“I haven’t given him an individual one yet but by the end of the week it will be what we do. For him, that’s run and hit. That’s exactly the style that he plays with. We make sure we let each other know how our style is played. It’ll be a really physical game and he’s a really physical player. We’re pumped to get started with him.”

On whether he anticipates facing two quarterbacks on Sunday:
“It’s a fair question and I get where you’re headed. When there are two guys and competition, will they play them both? We’ll prepare as if we’ll see two. That’s John Fox’s decision on who’s playing. Is there a role or a package? Sometimes that happens with first-year quarterbacks. He’s mobile and can certainly get out of the pocket. You can see why the pick was there with the talent and all that. Offensively, it’s not like a whole new system takes place when another quarterback comes in, especially the game plan because you’re really featuring this play for this team. You generally don’t see wholesale changes for the plan, but you are aware of certain guys, their styles, and how they play.”

On what he has observed about the Bears’ pass defense:
“They’ve even added some guys in the secondary. I think it’s the technique that they play with. When they play a 3-4 front, they’re more committed to the pass. They play some of the inside guys as two-gap run players. The teams that play 3-4 aren’t playing eight-man fronts where you’re down and aggressive toward the line. They’re devoting another player into coverage. They’ve done an excellent job. You can see the communication that takes place all along the board. We certainly have respect for Vic Fangio and Ed Donatell on the defensive side of things with the way they do it. Having long-time coaches, I’m not surprised that their units are playing well.”

On Chicago’s running game and the challenges it presents:
“There are some similarities to what they do with what we do in the run game. I think they’re best in the zone scheme. They have a big volume of runs. We talked about Jordan Howard being a strong runner where he gets yards after contact. For us and our tackling, it’s got to be on point to make sure the four-yard run doesn’t become a seven-yard run where it gets extended on plays. That’s part of the challenges that we spoke about today. I don’t know if that’s different if they were playing us versus playing anybody else, but they’re committed to the run game. They’ve had explosive runs all last year almost to the same number that we had. There are definitely similarities in both run games.”

On his level of confidence defensively this year versus last year:
“I knew going into last year there would probably be some pains because there would be some things that hadn’t happened yet within the scheme to learn. Growing pains happen. I felt it was going to be really important to make sure we stuck with them and said we’re going to learn from it and keep growing. I think that group generally is going to take a big step going from year one to year two. I think the guys going from two to three will. It’s another year in the system and another offseason. That first offseason as a young player or a rookie, the offseason, OTA’s, and training camp just happen. Then, all of a sudden it’s like, ‘Alright, what’s my role here? What do I do?’ Now, they’re more aware of formations, sets, and alerts. I think just the experience makes a big difference. Even though they’re only going into their second year, a number of them played 800, 900 or 1,000 snaps last year.”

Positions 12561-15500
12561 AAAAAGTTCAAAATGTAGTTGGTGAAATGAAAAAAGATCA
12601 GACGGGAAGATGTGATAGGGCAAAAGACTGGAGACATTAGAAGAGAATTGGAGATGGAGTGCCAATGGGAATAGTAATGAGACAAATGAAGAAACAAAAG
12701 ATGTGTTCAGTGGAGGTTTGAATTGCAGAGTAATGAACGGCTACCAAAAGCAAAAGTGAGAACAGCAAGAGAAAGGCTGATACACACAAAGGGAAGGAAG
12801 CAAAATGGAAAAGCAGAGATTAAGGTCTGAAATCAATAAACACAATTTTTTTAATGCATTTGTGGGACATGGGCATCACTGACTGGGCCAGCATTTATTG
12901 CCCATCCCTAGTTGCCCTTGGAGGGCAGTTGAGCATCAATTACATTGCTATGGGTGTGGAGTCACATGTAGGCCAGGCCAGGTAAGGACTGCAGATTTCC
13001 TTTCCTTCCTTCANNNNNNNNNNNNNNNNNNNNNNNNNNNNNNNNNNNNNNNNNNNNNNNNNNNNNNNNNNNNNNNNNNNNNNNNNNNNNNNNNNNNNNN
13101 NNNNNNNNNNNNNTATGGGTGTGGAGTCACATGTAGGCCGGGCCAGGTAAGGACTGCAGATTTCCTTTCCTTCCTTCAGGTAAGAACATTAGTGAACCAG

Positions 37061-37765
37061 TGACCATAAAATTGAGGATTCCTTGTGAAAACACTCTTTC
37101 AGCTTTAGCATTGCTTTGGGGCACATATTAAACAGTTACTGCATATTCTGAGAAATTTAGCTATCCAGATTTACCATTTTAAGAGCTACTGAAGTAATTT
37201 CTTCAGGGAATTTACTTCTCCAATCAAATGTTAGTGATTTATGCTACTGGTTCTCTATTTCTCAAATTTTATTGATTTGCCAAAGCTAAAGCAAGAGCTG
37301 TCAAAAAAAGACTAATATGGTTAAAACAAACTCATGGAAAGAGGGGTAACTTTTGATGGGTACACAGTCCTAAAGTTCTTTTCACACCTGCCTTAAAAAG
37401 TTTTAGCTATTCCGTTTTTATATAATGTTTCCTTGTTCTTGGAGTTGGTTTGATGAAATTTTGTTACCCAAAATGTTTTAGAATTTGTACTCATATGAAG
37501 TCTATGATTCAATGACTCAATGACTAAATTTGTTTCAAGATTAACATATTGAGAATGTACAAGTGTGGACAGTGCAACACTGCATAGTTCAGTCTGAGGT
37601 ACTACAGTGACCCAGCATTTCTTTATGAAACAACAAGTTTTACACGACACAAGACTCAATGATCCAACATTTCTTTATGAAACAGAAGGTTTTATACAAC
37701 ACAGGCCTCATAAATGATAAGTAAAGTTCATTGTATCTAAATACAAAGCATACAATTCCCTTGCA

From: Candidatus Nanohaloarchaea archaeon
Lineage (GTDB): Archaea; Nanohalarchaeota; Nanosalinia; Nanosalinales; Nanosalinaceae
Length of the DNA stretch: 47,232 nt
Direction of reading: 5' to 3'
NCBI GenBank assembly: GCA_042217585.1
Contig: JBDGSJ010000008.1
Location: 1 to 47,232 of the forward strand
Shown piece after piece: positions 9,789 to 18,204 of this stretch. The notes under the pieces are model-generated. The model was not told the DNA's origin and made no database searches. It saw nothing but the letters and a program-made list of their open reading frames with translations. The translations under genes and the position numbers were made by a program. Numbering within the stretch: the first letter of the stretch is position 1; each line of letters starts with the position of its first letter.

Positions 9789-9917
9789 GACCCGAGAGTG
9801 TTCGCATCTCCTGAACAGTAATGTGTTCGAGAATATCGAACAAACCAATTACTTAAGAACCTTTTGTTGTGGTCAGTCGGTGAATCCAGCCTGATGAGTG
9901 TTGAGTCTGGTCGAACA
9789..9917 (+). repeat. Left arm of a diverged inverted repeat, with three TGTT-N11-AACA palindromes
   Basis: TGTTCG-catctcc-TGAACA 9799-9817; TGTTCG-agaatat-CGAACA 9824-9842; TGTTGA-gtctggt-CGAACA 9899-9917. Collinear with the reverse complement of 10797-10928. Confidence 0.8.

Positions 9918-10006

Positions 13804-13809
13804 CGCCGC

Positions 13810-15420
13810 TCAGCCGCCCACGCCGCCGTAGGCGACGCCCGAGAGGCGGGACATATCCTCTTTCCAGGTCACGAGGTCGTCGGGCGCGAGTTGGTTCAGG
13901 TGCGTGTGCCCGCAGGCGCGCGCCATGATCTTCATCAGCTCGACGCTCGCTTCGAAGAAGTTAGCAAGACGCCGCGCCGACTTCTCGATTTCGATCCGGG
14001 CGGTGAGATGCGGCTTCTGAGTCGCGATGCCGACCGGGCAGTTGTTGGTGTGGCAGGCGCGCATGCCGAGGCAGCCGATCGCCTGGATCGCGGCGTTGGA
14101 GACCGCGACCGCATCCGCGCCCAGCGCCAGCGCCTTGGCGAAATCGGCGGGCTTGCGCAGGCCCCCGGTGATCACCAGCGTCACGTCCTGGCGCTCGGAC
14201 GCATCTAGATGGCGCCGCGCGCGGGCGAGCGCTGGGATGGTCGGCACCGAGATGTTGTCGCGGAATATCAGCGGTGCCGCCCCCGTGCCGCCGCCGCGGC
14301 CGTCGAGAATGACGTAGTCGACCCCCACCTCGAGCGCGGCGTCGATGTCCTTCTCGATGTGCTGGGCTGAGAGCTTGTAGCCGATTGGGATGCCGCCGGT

On whether he expects the most improvement to come on defense:
“I think it goes from guys one to two and guys two to three. I’m not saying the guys who are older don’t improve. That certainly happens, but they’re more marginal ones where I can get there to there and it’s harder to get to the next ceiling. For the guys who are going from one to two, I think their jumps can be pretty significant. We saw that with a couple players last year. Certainly on the defense, I thought Vic Beasley was one of those and Grady Jarrett was. I’m expecting those kind of improvements from Keanu Neal, Deion Jones, De’Vondre Campbell and Brian Poole is another one that we count on in that way. The same thing goes for Austin Hooper on the offensive side. I think after year one in the system to year two, both Devonta Freeman and Tevin Coleman made a big jump. I’m hopeful that those guys are going to stay on that same pattern and keep the improvement going.”

On whether he and the team pay any attention to talk about last year’s Super Bowl:
“I think it’s more for the fans. Honestly, I don’t get too far down that line in terms of those kind of things. For me, I worry about our team. When we came back, I knew there were going to be questions. ‘Okay, how much more work do we have to do to talk about last year?’ I got my answer pretty early in training camp when I saw us go for it in the biggest way. Past that, in terms of the fan side of things, I love our fans. For them to get pissed about it is cool with me.”

Support real journalism. Support local journalism. Subscribe to The Atlanta Journal-Constitution today. See offers.

Your subscription to the Atlanta Journal-Constitution funds in-depth reporting and investigations that keep you informed. Thank you for supporting real journalism.

X